What does affect it is the tire rolling resistance. Harder tires=better mileage but poorer traction. Keep on with the visions, though. If you can see how it fits together you’re a good deal better with your mind’s eye than I am.
RayfordSteele, May 07 2018
  

       How about an array of differently-sized wheels, like the letters on a daisywheel print head? Whichever wheel is preferred for the current terrain can be rotated into place, and the other wheels retracted.
pocmloc, May 08 2018
  

       //I can inflate a tire to a remarkably accurate psi if I have other correctly inflated tires to judge from// - it's surprising how many concepts for superheroes and their associated super-powers the big comic publishers came up with before they eventually settled on Superman, Batman, Wonder Woman, etc.
hippo, May 08 2018
  

       I must only use my powers for good.   

       //Ah yes, this is why skateboards are so favoured as all-terrain vehicles, whereas mountain bikes are limited to smooth tarmac.//   

       What I meant is that if tires could rapidly and independently shrink slightly as they pass over an obstacle, and then re-inflate on the other side, or inflate slightly when passing over a pot-hole then almost no deviation would be felt by the shocks making for a smoother ride.   

       // If a tire is that stretchy, then it is easily deformable under load. Presumably your Hoberman-style contraption would be what you intend would take the load. But these things just aren’t designed to be strong; they’re all wrong for that, with loads driven into the middles of connecting rods and such, at least the ones I’ve seen.//   

       You're probably right.
Excessive optimism is my Kryptonite.
  

       Ah, one of my brethren. I have similar powers of measurement estimation on pressures and lengths-- unfortunately they register in units of psi and inches. Once I parked the car in a multi-level car park. My passenger was concerned that I was coming a tad close to the barrier wall in front. I assured him that I had four inches to spare. He doubted and went to look. After noting that it seemed to him that I was spot on, we checked it against an 8.5 x 11 sheet of paper folded in half. I was easily within an 1/8".
RayfordSteele, May 08 2018
  

       //an 8.5 x 11 sheet of paper// - I continue to be mystified by the USA's reluctance to adopt ISO paper sizing (e.g. A4 paper, with its elegant sqrt(2) relationship between length and breadth and easy-to-calculate area, where AX paper has an area of 1/(2^X) m^2).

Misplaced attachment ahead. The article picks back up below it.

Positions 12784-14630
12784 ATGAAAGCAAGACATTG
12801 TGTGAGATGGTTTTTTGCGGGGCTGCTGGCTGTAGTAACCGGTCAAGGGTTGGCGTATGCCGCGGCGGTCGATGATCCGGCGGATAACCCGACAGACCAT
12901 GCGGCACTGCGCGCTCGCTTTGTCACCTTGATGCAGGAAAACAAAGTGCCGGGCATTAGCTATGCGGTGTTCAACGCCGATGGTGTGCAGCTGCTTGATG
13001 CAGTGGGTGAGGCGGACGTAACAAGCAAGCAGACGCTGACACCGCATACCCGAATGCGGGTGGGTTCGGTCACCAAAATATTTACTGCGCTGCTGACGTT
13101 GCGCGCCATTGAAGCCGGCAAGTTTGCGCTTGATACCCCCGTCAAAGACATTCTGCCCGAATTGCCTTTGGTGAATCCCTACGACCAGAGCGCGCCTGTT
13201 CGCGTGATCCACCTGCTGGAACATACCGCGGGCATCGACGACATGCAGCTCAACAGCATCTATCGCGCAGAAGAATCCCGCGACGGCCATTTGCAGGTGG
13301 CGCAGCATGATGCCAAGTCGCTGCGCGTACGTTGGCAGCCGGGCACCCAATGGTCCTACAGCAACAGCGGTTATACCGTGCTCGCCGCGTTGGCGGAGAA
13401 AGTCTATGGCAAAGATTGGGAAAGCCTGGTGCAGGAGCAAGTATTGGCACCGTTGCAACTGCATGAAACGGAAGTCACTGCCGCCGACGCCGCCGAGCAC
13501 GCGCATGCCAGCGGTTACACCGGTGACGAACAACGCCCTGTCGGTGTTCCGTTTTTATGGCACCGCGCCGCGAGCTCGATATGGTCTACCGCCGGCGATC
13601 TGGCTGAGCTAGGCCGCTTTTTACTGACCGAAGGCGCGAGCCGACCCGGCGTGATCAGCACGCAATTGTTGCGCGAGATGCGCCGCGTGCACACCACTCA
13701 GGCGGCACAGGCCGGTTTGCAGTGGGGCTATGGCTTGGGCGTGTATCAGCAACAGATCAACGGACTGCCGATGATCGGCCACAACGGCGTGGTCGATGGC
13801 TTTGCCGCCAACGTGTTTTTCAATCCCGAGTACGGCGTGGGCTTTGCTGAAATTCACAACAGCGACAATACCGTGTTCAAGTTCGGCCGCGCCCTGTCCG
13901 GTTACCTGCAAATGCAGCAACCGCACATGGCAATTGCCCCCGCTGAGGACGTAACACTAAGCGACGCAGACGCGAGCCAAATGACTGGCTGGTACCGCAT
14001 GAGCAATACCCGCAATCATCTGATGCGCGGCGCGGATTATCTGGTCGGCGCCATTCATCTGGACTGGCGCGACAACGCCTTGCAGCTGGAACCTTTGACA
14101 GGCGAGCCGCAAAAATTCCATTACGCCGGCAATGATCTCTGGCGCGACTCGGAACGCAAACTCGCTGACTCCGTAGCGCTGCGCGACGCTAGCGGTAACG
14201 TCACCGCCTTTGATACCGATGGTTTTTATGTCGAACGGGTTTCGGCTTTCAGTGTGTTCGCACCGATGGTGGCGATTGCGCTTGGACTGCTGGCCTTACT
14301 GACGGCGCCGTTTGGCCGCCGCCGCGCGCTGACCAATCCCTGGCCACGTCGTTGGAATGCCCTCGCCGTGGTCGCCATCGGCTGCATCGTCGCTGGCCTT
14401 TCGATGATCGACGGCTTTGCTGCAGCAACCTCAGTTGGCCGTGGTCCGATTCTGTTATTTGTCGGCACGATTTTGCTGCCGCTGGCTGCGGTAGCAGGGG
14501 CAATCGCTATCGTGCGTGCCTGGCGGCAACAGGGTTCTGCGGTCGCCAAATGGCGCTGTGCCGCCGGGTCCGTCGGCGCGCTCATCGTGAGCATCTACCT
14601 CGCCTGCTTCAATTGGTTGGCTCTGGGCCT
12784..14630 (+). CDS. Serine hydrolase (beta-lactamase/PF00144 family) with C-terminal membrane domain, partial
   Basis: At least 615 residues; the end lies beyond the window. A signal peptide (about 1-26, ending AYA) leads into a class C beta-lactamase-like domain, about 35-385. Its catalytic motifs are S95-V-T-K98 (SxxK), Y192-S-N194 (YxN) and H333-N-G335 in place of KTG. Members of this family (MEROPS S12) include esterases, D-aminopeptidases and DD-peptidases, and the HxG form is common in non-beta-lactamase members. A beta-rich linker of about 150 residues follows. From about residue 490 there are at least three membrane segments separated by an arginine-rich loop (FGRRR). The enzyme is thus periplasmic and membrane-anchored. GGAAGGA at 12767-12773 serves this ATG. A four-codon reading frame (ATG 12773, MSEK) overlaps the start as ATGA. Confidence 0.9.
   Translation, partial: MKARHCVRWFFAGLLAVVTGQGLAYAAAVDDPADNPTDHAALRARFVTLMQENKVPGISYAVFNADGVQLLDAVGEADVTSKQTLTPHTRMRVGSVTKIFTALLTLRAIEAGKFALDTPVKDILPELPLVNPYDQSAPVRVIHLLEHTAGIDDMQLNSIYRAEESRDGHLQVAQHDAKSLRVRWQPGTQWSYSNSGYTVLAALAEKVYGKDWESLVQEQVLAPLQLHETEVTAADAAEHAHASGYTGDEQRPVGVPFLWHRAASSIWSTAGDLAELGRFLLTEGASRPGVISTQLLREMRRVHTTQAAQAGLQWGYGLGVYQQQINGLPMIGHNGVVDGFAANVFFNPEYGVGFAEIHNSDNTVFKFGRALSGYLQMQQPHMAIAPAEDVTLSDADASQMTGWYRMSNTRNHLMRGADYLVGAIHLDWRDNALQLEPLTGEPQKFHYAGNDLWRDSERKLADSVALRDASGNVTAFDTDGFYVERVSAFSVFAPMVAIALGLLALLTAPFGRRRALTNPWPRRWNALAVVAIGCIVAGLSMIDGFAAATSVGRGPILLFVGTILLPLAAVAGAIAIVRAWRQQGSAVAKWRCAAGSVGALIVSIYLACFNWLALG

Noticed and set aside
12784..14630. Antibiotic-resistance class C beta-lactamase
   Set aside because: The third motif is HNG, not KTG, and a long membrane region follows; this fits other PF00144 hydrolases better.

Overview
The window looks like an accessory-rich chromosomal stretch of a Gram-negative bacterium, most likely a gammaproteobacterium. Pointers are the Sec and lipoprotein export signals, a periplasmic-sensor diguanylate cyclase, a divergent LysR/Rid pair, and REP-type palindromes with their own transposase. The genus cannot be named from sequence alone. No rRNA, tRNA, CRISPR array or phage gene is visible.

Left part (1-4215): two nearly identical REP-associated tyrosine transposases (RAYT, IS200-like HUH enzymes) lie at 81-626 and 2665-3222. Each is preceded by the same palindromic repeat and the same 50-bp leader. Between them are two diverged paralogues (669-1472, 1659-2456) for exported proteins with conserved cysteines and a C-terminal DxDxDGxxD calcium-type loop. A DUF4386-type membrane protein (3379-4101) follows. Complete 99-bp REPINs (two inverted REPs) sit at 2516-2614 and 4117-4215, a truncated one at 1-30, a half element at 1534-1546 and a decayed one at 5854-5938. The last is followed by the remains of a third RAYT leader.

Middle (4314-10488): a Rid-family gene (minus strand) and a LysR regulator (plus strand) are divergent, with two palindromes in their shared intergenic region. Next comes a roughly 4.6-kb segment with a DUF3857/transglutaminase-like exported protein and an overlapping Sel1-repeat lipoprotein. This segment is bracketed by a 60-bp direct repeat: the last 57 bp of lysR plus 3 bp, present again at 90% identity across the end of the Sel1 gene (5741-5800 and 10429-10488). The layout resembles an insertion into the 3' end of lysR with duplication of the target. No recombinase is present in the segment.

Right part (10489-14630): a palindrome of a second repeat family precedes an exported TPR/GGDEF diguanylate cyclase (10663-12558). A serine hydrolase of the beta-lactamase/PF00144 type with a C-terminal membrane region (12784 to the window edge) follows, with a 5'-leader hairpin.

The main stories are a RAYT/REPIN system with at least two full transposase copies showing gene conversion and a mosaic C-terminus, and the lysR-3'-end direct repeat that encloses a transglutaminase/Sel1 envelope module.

hippo, May 08 2018
  

       We would have to change the size of our folders, filing cabinets, envelopes, mail slots, mail room sizes, etc. And by no means are we going to take it from a region of the world where proper electrical outlets can't be agreed upon.   

       Exactly when have you needed to use that fact in your life?
RayfordSteele, May 08 2018
  

       // I assured him that I had four inches to spare. He doubted and went to look. After noting that it seemed to him that I was spot on, we checked it against an 8.5 x 11 sheet of paper folded in half. I was easily within an 1/8".//   

       Nice.
Pretty much everything in my head is based on visual estimations with no numbers to back them up.
Fresh out of school I got a job as a swamper, (manual labourer moving oil rigs with gin-pole trucks), and after about a year of working for the same company without getting shipped out in a whambulance I would be the head swamper on a lot of the moves. This meant that I was the doofus who would have to line up three separate trucks on three different kilters to three sections of derrick... and then have to be the poor bastard who would have to climb up there and pop that last top pin on every section and decide to ride it out or bail based on my gut feelings on the level square and plum of the trucks I had visually estimated the loads of.
Did that crap for about three years or so without losing a single body part.
  

       Sorry, I digress. uh, I've always had to estimate everything without numbers and often guessing wrong would cost my skin or someone else's so that now that life is somewhat more stable I can't really turn off that life/death physics estimation look at everything eight-ways-to-sunday overcompensation thing... and so far it's proven fairly accurate. Nowadays I just take things mentally to their outer extremes for fun. I've worked like thirty some odd years with my hands, daydreaming, so friggin bored you can't imagine and I play with physics and geometry on a prisoners'-cinema level without words for much of what I play with.
We might not have the materials now to make tires that flex and change size, but someday, tires will just morph to accommodate changing terrain.